The Twilight Saga: New Moon Review

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Bella and Edward having survived last year’s Twilight, is a typical dreamy high school couple, except Edward is a vampire. Bella has become 18. She is having terrible nightmares of her getting old while Edward retains his veneer of youth. She wants more than ever to be “turned”, but Edward doesn’t want her to be a monster. At her birthday party given by the Cullen’s, Edward's vampire family, Bella accidentally cuts her finger. The blood drives his brother Jasper into attack mode. With his vampire strength he hurls Bella across the room causing more of her blood to flow. Good thing Carlisle (leader of these non-human eating vamps) is a doctor, otherwise she would have been dinner. Edward realizes that he is dangerous for Bella and the only way to keep her safe is to get out of her life.

So sets up the turmoil in this adaptation of the second book in Stephenie Meyers' Twilight Saga. This is two hours of Bella wallowing in depression, angst, and longing. Bummed beyond belief, Bella becomes zombie-like just going through the motions of life. She barely communicates with her old friends. She wakes screaming in the night. And her father is at his wit's end. He wants to send her to Florida to be with her mother but Bella refuses. Anyone else would have taken the girl to therapy.

Never one to make good decisions, Bella tempts fate by accepting a ride on a motorcycle where she sees a vision of Edward telling her not to be reckless. She also discovers that she likes the adrenalin rush and that burst of danger that makes her “see” Edward. So what if he’s telling her it’s wrong. If that’s the only way she’s going to see him, she’s going to put herself in harms way. She gets two badly used motor bikes and brings them to her friend Jacob to help her fix them on the Quileute reservation. Spending time with her good friend makes Bella feel almost human again. Jacob promises to always stay by Bella, that is until he discovers his recent burst of muscle and height is due to the latent gene inherent in some members of his tribe that turns them into werewolves. Suddenly, he’s avoiding his BFF Bella. She’s already in a fragile state and having Jacob abandon her is more than she can bare. On top of all this, vengeful vampire Victoria sends Laurent to spy on Bella and find out if the Cullens are still offering their protection. Except now, as Bella discovers, she is protected by werewolves.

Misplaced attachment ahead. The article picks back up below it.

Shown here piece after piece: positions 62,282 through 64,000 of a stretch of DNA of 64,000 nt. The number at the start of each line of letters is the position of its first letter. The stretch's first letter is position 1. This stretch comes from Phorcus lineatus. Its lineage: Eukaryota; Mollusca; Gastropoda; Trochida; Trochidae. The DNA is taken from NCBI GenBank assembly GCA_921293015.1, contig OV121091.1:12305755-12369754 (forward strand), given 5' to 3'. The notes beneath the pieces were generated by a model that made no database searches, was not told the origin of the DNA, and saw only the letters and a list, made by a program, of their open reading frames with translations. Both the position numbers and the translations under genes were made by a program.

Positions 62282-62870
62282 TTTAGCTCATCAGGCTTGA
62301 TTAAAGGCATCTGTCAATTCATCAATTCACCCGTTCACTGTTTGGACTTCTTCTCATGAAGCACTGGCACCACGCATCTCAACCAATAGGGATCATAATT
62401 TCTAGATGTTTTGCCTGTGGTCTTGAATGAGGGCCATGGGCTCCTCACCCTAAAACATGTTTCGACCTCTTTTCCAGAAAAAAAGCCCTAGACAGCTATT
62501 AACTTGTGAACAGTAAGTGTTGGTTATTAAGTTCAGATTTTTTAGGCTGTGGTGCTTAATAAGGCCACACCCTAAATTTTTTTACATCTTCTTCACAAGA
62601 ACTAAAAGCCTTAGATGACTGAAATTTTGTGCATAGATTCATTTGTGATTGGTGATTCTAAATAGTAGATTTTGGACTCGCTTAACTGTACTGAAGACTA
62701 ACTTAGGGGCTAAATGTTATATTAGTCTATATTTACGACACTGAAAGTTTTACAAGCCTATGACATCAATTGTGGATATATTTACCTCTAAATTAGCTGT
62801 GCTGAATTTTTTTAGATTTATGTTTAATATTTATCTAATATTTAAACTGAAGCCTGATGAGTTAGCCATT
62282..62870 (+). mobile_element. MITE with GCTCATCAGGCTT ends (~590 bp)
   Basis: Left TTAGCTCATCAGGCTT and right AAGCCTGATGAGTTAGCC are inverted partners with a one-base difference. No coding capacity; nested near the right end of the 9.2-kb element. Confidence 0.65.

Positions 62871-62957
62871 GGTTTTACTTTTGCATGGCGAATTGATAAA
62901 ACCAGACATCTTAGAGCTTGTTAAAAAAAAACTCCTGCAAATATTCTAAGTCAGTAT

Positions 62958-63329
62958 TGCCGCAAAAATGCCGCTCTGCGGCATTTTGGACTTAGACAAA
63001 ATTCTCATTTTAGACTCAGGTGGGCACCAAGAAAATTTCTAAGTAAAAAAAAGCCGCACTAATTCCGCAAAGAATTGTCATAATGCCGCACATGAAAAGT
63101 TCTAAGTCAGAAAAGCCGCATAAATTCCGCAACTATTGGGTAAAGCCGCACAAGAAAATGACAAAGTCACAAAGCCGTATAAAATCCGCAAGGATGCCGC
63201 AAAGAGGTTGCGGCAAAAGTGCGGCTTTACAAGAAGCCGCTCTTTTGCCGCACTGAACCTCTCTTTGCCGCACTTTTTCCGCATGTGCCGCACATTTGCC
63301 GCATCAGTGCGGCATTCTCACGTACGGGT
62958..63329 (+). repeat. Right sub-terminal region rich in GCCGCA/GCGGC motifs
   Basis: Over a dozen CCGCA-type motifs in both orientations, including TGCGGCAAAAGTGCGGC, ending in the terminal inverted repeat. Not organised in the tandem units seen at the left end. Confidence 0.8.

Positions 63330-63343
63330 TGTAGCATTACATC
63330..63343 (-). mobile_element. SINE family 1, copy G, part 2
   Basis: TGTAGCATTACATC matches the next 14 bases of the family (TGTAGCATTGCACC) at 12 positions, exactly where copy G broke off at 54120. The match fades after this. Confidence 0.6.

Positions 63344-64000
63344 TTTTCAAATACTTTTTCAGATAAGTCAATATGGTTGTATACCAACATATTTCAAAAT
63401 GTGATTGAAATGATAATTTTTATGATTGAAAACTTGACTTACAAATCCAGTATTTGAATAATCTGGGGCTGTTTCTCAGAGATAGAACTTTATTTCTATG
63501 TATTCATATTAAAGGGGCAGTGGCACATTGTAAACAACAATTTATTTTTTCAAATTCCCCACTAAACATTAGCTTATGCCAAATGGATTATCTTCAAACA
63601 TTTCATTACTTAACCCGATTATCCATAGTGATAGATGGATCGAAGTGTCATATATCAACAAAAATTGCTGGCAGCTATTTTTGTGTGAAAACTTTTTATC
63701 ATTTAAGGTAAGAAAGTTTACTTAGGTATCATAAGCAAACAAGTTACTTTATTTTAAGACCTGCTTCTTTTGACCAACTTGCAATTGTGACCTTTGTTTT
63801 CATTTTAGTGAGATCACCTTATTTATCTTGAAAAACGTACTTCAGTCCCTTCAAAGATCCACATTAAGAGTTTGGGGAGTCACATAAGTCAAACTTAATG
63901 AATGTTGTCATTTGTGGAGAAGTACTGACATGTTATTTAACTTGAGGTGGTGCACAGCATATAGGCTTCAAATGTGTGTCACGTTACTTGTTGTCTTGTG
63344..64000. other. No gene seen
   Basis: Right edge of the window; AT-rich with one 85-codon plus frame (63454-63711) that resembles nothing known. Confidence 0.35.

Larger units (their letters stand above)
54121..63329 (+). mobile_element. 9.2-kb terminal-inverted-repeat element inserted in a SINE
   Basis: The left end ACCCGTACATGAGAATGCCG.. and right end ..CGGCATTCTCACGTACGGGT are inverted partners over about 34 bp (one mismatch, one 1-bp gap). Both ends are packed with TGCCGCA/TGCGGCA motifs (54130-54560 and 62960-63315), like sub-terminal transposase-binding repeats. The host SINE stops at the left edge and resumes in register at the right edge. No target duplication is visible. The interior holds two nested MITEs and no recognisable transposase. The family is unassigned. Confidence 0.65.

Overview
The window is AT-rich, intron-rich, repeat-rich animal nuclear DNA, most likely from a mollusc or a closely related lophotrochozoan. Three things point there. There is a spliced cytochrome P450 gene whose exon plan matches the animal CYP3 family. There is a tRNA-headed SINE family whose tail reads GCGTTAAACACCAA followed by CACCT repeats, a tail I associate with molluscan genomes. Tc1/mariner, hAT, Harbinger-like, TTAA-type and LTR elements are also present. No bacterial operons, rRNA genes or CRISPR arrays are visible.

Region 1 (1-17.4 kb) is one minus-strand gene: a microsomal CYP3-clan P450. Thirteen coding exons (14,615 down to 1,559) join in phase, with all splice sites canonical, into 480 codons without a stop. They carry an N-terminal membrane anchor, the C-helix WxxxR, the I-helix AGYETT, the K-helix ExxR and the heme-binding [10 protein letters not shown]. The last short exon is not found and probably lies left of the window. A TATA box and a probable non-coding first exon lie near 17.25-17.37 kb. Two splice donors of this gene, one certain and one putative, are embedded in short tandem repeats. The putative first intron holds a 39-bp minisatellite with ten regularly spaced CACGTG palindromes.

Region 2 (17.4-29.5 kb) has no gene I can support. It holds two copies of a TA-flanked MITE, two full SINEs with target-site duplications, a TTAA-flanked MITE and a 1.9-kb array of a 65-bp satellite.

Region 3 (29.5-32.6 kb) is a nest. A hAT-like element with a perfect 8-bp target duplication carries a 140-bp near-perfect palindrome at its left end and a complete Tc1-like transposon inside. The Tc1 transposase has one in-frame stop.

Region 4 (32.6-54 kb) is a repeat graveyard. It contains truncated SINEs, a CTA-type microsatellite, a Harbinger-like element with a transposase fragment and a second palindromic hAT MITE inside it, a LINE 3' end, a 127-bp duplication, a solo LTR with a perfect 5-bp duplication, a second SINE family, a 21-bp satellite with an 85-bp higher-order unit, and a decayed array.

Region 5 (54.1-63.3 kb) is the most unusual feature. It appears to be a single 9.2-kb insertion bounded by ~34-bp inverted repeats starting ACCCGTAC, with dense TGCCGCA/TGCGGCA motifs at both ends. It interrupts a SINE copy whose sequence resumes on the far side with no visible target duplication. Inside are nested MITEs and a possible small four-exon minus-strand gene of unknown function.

Having lost Jacob and Edward, Bella decides to cliff dive into the cold pacific waters so she can see her lost love hallucination. Jacob saves her and tells her about his new secret identity. When she gets home she finds Edward’s sister, Alice waiting. She had a vision of Bella diving, and thought she died. Unfortunately, Jacob misleads Edward and now Bella's vamp love is off to Italy and the Volturi, the ruling vampire family to end his life. They refuse to kill him and lose his special gift of mind reading, so Edward plans to expose his sparkly, glittering flesh to the world on the towns’ annual festival to celebrate the end of vampires. Ironic, no? Bella keeps him from doing something stupid, but not without getting the Volturi’s attention. They are intrigued by her ability to be unaffected by the various vampire talents, and is saved from death by Alice’s foresight that Bella will soon join the family. The Cullens promise to turn her after she graduates, but if any of the them bite her it will end the treaty between the cold ones and the wolves.

Working with a bigger budget, director Chris Weitz (The Golden Compass and About A Boy) ably handles the special effects most effectively. The wolves are quite magnificent. Unfortunately the film drags on interminably while Bella whines about her poor pitiful fate. Kristen Stewart, who is usually good at portraying the uncomfortable stages of teen-hood, mumbles most of her lines. Robert Pattinson stares with those bedroom eyes and lets his hair do his emoting. As a couple, they don’t seem to spend a lot of time just having fun. They are so serious.

Standing out in all this is Taylor Lautner as Jacob. His scenes with Bella are touching and earnest. It was fortunate that he kept his job by packing on the extra weight adding very cut arms and abs. Through the use of FX, like in Lord of the Rings, they made Jacob seem taller as he is featured in the book. At times it seemed inconsistent. The young tweens (and maybe some older ones, too) squealed in delight every time the wolf back pulled off those shirts.

The introduction of the Volturi fared well with A-List actors like Michael Sheen as Aro - who can see everything about you by touch and Dakota Fanning as Jane - the wielder of great pain just by thinking about it. Jane’s red eyes are absolutely spooky. The next movies will feature this family in what will hopefully be an epic battle.

New Moon suffers from being that story in the middle that leads to all the action that happens in the subsequent novels. It just wets the appetite for more storyline in the next adventure. This is not a stand alone movie. You have to watch Twilight first and pretty much be a fan of the books. It didn’t help that the projector at this screening was dirty and made the film seem dingy and dark. So if you went to the Wednesday night advanced screening, go see it the way it’s supposed to be. Score one for Team Jacob.

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